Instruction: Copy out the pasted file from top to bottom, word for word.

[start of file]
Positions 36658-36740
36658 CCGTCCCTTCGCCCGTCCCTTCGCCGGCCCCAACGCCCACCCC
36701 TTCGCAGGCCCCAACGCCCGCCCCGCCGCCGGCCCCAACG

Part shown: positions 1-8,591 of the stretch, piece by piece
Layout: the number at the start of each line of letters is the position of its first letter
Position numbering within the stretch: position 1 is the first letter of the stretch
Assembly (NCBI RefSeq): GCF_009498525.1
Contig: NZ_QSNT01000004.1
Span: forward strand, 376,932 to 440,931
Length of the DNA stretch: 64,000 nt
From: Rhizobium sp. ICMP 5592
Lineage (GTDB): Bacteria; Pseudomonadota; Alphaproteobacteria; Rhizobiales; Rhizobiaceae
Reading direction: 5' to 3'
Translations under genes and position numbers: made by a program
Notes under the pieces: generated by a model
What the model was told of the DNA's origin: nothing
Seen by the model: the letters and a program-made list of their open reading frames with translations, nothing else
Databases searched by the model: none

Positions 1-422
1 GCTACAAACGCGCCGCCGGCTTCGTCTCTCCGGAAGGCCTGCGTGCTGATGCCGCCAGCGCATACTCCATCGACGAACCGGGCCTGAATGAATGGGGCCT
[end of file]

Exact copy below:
Positions 36658-36740
36658 CCGTCCCTTCGCCCGTCCCTTCGCCGGCCCCAACGCCCACCCC
36701 TTCGCAGGCCCCAACGCCCGCCCCGCCGCCGGCCCCAACG

Part shown: positions 1-8,591 of the stretch, piece by piece
Layout: the number at the start of each line of letters is the position of its first letter
Position numbering within the stretch: position 1 is the first letter of the stretch
Assembly (NCBI RefSeq): GCF_009498525.1
Contig: NZ_QSNT01000004.1
Span: forward strand, 376,932 to 440,931
Length of the DNA stretch: 64,000 nt
From: Rhizobium sp. ICMP 5592
Lineage (GTDB): Bacteria; Pseudomonadota; Alphaproteobacteria; Rhizobiales; Rhizobiaceae
Reading direction: 5' to 3'
Translations under genes and position numbers: made by a program
Notes under the pieces: generated by a model
What the model was told of the DNA's origin: nothing
Seen by the model: the letters and a program-made list of their open reading frames with translations, nothing else
Databases searched by the model: none

Positions 1-422
1 GCTACAAACGCGCCGCCGGCTTCGTCTCTCCGGAAGGCCTGCGTGCTGATGCCGCCAGCGCATACTCCATCGACGAACCGGGCCTGAATGAATGGGGCCT